What Correction In Stocks? And Gold?

Stocks thoroughly rebounded yesterday, and corporate credit markets did even better. These are optimistic signs as the shape of the correction has been decided – again, as shallow, less than 5% one. Long-term Treasuries are no longer in a free fall, volatility has retreated back to the low 20s, and the put/call ratio swung back towards the bottom of its recent range.

Technology has rebounded as well, and the microrotations in the stock market keep being the hallmark of stock bull‘s health, and the risk-on (high beta) sectors and segments such as financials, semiconductors, or capex (capital expenditure such as construction and engineering) – and airlines are catching breath too.

Such was the sectoral themes likely to do well that I mentioned yesterday:

(…) That‘s the same about any high beta sector or stock such as financials – these tend to do well in rising rates environments. Regardless of any coming stabilization / retreat in long-term Treasury yields, it‘s my view that we‘re going to have to get used to rising spreads such as 2y over 10y as the long end still steepens. The markets and especially commodities aren‘t buying Fed‘s nonchalant attitude towards inflation. Stocks have felt the tremors, and will keep rising regardless, as it has been historically much higher rates that have caused serious issues (think 4% in 10y Treasuries).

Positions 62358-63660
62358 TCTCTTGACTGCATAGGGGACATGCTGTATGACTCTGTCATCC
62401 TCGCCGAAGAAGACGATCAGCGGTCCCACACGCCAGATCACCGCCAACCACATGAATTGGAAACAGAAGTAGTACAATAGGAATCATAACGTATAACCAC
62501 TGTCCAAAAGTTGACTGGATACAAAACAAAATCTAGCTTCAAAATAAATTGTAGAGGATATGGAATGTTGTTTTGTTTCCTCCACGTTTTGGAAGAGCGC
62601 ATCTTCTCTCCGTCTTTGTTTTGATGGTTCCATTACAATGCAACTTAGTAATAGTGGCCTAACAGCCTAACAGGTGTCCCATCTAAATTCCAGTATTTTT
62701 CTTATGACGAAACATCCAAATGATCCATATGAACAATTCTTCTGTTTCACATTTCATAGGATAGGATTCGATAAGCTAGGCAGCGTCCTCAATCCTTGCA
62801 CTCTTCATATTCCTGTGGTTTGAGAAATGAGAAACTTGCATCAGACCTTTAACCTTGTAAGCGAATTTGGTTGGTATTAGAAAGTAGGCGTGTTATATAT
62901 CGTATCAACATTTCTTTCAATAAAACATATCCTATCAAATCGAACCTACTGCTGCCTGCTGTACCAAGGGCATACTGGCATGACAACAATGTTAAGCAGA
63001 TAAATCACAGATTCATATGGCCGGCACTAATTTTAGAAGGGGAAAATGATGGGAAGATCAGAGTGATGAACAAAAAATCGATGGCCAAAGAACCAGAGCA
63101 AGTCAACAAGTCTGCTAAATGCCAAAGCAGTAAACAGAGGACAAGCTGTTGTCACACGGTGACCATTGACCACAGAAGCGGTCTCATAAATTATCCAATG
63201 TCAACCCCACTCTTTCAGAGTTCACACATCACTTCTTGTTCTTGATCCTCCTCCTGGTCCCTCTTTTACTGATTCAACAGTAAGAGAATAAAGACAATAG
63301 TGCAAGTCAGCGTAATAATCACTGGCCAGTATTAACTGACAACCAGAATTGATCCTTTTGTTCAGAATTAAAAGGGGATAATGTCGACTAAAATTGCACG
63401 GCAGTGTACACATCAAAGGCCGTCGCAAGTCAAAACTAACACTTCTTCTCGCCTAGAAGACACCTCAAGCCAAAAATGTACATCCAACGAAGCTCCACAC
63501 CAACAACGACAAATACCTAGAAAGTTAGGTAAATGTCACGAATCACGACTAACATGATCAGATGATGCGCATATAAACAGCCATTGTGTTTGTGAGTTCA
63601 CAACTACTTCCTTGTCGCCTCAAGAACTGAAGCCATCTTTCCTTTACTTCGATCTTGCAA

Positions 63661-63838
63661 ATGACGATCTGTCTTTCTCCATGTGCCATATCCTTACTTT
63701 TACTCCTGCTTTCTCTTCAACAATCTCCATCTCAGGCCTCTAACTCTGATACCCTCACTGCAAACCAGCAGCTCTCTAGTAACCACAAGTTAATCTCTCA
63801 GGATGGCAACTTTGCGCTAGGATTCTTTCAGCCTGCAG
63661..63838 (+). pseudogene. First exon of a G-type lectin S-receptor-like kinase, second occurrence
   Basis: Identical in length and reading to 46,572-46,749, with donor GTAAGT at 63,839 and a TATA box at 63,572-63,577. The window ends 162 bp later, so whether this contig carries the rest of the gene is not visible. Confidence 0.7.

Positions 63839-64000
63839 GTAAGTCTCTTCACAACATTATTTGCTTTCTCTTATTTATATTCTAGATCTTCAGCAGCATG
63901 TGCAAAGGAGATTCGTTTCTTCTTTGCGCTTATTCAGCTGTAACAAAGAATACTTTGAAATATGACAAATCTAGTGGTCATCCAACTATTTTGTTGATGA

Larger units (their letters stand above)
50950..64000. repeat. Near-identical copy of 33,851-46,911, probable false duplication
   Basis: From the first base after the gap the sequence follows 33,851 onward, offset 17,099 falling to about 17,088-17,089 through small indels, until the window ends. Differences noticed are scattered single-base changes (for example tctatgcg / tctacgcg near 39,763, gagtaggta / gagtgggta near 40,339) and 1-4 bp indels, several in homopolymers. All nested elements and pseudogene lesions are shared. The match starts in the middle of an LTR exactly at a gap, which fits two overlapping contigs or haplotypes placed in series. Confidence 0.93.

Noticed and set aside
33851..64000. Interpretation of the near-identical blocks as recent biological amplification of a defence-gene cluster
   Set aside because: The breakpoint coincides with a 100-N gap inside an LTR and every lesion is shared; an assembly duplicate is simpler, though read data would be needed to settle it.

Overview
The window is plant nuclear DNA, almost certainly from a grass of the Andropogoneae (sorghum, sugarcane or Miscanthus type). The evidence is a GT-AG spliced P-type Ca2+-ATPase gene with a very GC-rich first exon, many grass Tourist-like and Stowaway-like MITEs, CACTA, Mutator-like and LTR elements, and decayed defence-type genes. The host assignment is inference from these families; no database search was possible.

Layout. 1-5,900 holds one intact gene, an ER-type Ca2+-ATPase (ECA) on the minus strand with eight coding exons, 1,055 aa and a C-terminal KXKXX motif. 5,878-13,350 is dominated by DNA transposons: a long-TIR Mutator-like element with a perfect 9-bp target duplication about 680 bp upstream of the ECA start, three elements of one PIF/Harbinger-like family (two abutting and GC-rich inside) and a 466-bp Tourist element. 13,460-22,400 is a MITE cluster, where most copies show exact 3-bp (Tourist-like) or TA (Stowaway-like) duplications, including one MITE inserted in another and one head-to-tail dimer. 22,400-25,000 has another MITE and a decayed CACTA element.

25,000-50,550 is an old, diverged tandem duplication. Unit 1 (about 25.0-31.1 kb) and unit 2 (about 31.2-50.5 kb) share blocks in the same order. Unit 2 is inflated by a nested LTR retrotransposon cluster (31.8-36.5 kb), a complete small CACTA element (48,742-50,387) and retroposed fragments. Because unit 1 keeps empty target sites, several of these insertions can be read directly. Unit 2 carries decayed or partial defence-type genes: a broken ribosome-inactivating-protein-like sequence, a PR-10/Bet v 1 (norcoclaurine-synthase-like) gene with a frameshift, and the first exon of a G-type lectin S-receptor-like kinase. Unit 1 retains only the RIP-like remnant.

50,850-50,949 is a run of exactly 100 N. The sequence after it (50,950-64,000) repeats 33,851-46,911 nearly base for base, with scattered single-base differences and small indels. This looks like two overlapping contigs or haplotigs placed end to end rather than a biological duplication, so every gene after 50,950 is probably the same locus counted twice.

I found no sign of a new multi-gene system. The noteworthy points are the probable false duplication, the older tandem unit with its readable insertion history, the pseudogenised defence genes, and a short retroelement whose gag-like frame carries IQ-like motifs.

In such an environment, the defensives with low volatility and good earnings are getting left behind, as it‘s the top earners in growth, and very risk-on cyclicals that do best. They would be taking the baton from each other, as (micro)rotations mark the stock market bull health – and once tech big names join again, new highs would arrive. Then, the $1.9T stimulus has made it past the House, involves nice stimulus checks, and speculation about an upcoming infrastructure bill remains.

Coupled with the avalanche of new Fed money, this is going into the real economy, not sitting on banks‘ balance sheets – and now, the banks will have more incentive to lend out. Margin debt isn‘t contracting, but global liquidity hasn‘t gone pretty much anywhere in February. Coupled with the short-term dollar moves, this is hurting emerging markets more than the U.S. – and based on the global liquidity metrics alone, the S&P 500 is oversold right now – that‘s without the stimulus package. It‘s my view that we‘re experiencing … not a reversal of fortunes. … this remains one of the dips to be bought in my view.

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Monica Kingsley 1 month ago Author's comment

Yes, the meandering in stocks goes on, but I like the credit market performance thus far, and actually cautiously look for gold to surprise on the upside next - look how much of the intraday losses silver retraced already. Copper remains very positive, dollar very tame, and TLT treading water... That's a good setup.

Thank you, I hope you enjoyed the full article!